Because the Vigenere tableau is symmetric, i.e. Vigenere_table[i][j]=Vigener_table[j][i] for all

pairs of i and j, the above formula can be written equivalently as:

C(i)=Vigenere_table[p(i)][k(i mod d)].

If we code 26 letters A to Z with 26 integers from 0 to 25 respectively, mathematically we can

describe the encryption rule:

C(i)=p(i) + k(i mod d) mod 26.

Example. For the message COMPUTER SECURITY and keyword LUCKY we proceed the

encryption as follows:

Table 5:

 L U C K Y L U C K Y L U C K Y L C O M P U T E R S E C U R I T Y

For each letter of the message, we use the letter of the keyword to determine a row and go across

the row to the column headed by the corresponding letter of the message. As in the following

table (Table 6), it follows that the first two letters "CO" in the message are encoded as "NI".

Table 6: Vigenere Cipher Scheme

Continuing in this way we find the encoded message that appears in table 6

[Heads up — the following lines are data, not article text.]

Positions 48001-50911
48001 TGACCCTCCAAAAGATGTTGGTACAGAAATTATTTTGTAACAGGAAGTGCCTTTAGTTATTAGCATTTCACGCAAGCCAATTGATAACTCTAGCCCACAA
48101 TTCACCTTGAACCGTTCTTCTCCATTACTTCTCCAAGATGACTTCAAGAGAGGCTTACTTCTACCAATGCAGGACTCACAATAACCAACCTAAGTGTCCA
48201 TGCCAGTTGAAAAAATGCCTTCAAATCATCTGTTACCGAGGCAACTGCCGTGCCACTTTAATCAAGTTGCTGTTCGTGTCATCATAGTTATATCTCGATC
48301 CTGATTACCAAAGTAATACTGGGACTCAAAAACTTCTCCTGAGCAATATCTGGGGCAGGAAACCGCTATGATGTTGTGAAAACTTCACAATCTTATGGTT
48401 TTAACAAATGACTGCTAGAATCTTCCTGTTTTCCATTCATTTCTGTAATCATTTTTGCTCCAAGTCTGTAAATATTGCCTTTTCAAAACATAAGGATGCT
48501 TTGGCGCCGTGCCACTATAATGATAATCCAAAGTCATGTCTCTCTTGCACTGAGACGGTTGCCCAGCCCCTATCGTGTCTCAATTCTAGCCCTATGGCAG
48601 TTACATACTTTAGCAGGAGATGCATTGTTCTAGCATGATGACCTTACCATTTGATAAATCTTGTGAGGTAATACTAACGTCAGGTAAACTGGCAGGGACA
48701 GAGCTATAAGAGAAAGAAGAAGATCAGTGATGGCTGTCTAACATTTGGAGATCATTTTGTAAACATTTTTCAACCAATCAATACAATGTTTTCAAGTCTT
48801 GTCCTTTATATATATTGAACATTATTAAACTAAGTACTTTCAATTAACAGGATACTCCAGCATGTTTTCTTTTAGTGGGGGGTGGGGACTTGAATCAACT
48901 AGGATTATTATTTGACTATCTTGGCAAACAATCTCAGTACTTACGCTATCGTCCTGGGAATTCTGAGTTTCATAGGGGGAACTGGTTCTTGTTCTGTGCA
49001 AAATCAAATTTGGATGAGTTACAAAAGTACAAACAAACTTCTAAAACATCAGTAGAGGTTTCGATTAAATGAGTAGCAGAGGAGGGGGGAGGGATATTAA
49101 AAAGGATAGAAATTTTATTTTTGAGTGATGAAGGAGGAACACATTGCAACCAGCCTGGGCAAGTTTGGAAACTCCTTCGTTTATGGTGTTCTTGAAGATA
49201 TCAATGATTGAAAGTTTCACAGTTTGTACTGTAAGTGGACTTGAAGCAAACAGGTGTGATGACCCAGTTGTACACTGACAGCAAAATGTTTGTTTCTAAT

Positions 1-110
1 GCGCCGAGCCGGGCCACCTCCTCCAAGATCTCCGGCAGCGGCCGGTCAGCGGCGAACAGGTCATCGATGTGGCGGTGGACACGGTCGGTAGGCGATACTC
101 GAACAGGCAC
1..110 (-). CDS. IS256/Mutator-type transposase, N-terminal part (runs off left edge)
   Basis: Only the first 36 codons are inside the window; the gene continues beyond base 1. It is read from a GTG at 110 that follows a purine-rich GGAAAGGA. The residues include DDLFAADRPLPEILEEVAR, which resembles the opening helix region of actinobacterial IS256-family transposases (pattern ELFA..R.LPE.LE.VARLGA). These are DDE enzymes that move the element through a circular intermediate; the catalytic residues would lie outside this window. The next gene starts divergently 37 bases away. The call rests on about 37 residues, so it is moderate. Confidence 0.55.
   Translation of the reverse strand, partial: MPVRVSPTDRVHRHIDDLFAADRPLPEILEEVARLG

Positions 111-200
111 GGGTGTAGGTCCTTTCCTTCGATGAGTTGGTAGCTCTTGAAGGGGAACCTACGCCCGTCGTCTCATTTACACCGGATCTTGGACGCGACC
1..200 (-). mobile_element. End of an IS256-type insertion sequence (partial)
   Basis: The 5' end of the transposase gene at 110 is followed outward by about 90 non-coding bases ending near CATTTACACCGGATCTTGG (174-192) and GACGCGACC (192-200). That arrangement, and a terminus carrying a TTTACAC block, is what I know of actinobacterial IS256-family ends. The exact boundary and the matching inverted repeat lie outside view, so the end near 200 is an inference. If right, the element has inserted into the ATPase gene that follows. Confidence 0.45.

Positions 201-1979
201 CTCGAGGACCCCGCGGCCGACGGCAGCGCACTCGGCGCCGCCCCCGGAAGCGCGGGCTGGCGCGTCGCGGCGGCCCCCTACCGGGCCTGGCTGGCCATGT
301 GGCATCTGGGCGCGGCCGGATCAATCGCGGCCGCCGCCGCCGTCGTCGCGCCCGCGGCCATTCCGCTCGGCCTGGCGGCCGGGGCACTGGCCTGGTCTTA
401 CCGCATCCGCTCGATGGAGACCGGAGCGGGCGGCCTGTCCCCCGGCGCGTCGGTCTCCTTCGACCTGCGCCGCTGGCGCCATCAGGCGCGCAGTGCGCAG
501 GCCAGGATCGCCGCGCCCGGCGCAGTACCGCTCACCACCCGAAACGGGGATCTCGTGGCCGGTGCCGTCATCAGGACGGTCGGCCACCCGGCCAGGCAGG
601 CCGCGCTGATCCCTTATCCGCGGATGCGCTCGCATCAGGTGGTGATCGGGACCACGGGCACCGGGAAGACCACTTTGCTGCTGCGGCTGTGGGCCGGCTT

Table 7: Encryption of Vigenere Cipher

 L U C K Y L U C K Y L U C K Y L C O M P U T E R S E C U R I T Y N I O Z S E Y T C C N O T S R J

We can use the following formula to decrypt the message.

p(i)=c(i) - k(i mod d) mod 26.

Or use the reverse procedure as for encryption.

Beaufort cipher

Beaufort cipher is another polyalphabetic cipher which is very similar to the Vigenere Cipher. The

only difference is that Beaufort cipher uses reverse alphabets.

For encryption, we use C(i)= k(i mod d) - p(i) mod 26.

And for decryption we use P(i)=k(i mod d) – c(i) mod 26

Running key cipher

The running key cipher is a type of polyalphabetic substitution cipher, in which a text, typically

from a book, is used to provide a very long key stream. Generally speaking, such a book has to be

determined ahead of time, while the passage to be used as the key would be chosen randomly for

each message. Obviously, nobody except the sender knew the key if it’s not indicated somewhere

in the message. Like Vigenere cipher, running key cipher also employs Vigenere tableau. But in

running key cipher the key is not repeated, instead this cipher uses a key stream, which is as long

as the message. We need a predefined secure way to tell the recipient where to find the running

key for the message in the book.